Monday, February 22, 2010

the curious case of princess yurievskaya

I missed the anniversary of the death of Ekaterina Dolgorukova, Princess Yurievskaya, a few days ago. Katya is one of the most interesting members of the Romanov family. She died on February 15, 1922, and was - technically - the Tsaritsa of Russia, if we go by the definition of the tsaritsa being the wife of the Tsar.

Ekaterina was born in 1847, but did not meet the tsar until she was a teenager. Alexander's wife Maria Alexandrovna was a patron of the Smoly Institute, a St. Petersburg school for wealthy girls. As a favor to Maria, Alexander visited the school one day and met Ekaterina. At first he spent afternoons taking the young girl on carriage rides and discussing politics with her, though he certainly wanted her as a mistress. Her own mother and teacher urged her to better her circumstances, but Ekaterina was stubborn. However, she eventually became the tsar's mistress in 1866. She was 18; he was 47.

It was an affair that would last into the end of Alexander's life. Maria was a very sick woman. Tuberculosis and the early deaths of two children, Alexandra and Nicholas, had robbed her of her health. After the birth of her eighth child, doctors advised the tsaritsa not to have any more children. A lack of birth control meant the tsaritsa had to cease having sex with her husband completely - though Alexander had hardly been faithful before.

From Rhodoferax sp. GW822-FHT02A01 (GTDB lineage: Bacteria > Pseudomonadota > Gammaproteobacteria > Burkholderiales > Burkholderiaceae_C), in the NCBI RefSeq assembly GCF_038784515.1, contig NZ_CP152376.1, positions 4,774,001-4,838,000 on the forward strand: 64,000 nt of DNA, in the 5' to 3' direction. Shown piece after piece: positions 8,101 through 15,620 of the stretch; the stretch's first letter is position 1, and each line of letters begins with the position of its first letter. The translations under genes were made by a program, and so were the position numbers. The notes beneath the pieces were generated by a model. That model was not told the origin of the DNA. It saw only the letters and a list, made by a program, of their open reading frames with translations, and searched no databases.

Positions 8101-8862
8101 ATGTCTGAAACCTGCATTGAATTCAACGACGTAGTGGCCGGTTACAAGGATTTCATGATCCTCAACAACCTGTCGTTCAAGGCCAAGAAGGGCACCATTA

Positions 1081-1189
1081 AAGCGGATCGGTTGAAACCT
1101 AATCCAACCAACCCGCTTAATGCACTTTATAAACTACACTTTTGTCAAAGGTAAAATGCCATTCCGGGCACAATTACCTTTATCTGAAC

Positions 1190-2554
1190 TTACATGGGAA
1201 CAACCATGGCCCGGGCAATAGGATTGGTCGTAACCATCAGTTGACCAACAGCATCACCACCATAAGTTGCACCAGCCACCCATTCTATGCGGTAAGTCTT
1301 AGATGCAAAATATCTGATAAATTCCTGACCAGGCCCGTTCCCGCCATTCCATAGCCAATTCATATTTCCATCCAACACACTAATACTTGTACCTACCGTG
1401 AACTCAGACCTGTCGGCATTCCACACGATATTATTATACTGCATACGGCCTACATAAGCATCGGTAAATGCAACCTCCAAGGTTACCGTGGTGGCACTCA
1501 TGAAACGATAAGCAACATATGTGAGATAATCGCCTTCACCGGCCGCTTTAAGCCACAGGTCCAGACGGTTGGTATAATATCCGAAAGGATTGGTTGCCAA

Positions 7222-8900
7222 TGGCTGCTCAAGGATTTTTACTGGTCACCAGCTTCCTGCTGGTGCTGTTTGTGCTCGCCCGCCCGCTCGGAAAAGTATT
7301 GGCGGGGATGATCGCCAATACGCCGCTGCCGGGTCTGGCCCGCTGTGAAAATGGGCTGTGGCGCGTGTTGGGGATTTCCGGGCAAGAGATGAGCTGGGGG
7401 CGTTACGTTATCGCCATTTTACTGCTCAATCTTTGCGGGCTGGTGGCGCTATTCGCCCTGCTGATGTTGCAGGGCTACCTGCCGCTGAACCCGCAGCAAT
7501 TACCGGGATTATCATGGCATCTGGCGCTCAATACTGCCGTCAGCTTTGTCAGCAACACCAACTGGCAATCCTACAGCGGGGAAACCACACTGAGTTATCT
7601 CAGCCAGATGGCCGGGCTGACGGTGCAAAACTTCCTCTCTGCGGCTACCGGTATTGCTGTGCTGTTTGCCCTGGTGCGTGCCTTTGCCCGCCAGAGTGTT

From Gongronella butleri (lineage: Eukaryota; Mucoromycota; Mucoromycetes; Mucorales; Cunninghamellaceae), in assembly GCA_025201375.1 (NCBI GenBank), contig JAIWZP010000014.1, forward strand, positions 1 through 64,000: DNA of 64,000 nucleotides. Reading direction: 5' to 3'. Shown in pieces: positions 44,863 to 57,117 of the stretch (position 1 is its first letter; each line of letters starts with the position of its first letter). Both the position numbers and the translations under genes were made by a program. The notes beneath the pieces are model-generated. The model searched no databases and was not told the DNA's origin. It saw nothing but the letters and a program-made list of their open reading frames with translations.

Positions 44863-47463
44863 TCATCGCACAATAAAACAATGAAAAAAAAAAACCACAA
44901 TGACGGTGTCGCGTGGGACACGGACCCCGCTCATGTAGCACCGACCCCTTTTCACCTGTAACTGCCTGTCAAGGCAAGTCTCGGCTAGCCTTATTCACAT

The tsar eventually moved Ekaterina into the Winter Palace - under the same roof as his wife. The couple would come to have four children together, not a huge surprise, as they documented their desire for each other in thousands of letters, some of which were auctioned a few years ago. Alexander and Ekaterina were very careful within their letters, never signing them and using "bingerle" as a code word for sex. But the tsar did not completely hide his love for this woman. He married Ekaterina morganatically soon after Maria's death, and created the title Princess Yurievskaya for his new wife and children. Ekaterina supposedly had a premonition the day Alexander was assassinated that something terrible was going to happen to him. She and her children with the tsar, three of whom survived infancy, were not allowed to attend the state funeral, and while Katya was given an impressive pension (3.4 million rubles), she continued to be scorned by the Romanovs for the rest of her life.

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